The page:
The News Tribune conducted a wide-ranging interview with the head of the state National Guard: He talks about last year’s Oso landslide and the Big One he worries about.
at 5:05am by Joe Copeland
It’s still mostly sunny around the region today, according to the National Weather Service. But a change is on its way.
Seattle could again lead the way for progressive labor policies, well ahead of the federal government. This morning, Mayor Ed Murray announced plans to introduce legislation for a paid parental leave program, which would give all City of Seattle employees access to four weeks of paid time off for the birth or adoption of a child.
The policy would cost the city up to $1.35 million each year. Councilmember Jean Godden, who serves on the city council’s Gender Pay Equity Committee and announced the proposal with the mayor, said the policy is important to creating gender equity in the workplace.
From raising the minimum wage to $15 to recognizing same-sex marriage for city employees before Washington state in 2004, Seattle has long taken initiatives on social and labor reforms. Murray argued for his paid parental leave policy, saying, “The United States is the only developed nation in the world without a statutory right to paid parental leave. … I hope this is yet another way Seattle leads the nation.”
Shell oil train plan needs environmental review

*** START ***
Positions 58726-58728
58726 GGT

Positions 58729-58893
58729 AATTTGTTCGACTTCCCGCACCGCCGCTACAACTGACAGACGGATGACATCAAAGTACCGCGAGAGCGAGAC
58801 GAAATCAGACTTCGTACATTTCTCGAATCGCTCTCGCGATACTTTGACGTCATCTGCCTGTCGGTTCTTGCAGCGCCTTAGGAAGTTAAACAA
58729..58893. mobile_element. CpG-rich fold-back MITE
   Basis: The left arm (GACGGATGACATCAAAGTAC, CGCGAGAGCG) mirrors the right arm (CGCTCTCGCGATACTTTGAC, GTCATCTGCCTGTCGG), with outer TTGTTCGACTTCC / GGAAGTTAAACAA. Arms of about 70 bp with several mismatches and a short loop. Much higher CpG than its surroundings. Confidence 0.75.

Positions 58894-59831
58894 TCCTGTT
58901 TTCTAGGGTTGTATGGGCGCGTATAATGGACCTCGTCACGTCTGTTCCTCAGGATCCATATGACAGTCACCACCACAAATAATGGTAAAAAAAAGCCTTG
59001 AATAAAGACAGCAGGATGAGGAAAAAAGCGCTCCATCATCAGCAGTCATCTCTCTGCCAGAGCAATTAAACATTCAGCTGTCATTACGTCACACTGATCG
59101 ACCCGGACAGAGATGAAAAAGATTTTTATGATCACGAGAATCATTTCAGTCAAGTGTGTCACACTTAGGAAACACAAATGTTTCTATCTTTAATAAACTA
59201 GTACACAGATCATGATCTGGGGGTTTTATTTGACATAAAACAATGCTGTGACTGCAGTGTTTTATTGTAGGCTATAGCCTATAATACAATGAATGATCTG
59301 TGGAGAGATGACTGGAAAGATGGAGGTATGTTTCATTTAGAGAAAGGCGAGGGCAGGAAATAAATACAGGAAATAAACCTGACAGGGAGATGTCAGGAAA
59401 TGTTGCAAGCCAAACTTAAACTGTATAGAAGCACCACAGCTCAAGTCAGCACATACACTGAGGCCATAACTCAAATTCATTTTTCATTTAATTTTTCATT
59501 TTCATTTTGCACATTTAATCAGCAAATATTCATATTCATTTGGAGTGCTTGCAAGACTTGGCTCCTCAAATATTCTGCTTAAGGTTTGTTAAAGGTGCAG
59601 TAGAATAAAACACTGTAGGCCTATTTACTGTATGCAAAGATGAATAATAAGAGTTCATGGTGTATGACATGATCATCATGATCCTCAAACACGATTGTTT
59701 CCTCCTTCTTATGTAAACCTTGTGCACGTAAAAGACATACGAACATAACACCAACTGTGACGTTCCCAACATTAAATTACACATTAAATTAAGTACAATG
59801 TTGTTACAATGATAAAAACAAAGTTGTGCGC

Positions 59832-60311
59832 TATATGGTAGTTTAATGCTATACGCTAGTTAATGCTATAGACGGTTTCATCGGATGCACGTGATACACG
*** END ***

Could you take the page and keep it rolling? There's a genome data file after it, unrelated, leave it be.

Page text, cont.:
at 4:20pm by Joe Copeland
A hearing examiner today ruled that a full environmental impact statement must be prepared before Shell Oil goes ahead with plans for refining significant amounts of crude oil brought by train to Anacortes. The Skagit Valley Herald reports that the refinery manager expressed disappointment but promised that Shell would do whatever is needed. A half-dozen environmental groups had appealed an earlier Skagit County planning office ruling that no full review would be needed. Jan Hasselman, an attorney with the Earthjustice law firm, pointed to recent explosions of oil trains and hailed the ruling as a “common sense victory for communities along the rail line.” Those include Seattle, Edmonds, Everett and Mount Vernon.
You might soon regret 'nefarious' drone activities
at 3:54pm by John Stang
Using an unmanned aerial vehicle — a drone — to plan or commit a crime could add one-year to a person’s prison sentence.
The Senate Rules Committee unanimously decided Monday to put a bill by Sen. Pam Roach, R-Auburn, to a full floor vote. Roach’s proposal would add 12 months to the standard sentencing range for any crime committed with the help of a drone. The bill’s language calls the use of an unmanned plane in planning or committing a crime a “nefarious drone enterprise.”
A person convicted of a crime could face the additional year imprisonment even in cases where an accomplice was the only one using a drone.
The bipartisan vote by committee members indicates the bill will likely pass the Senate sometime this week. The bill would then go to the House for a possible vote, and the measure would also need the signature of Gov. Jay Inslee.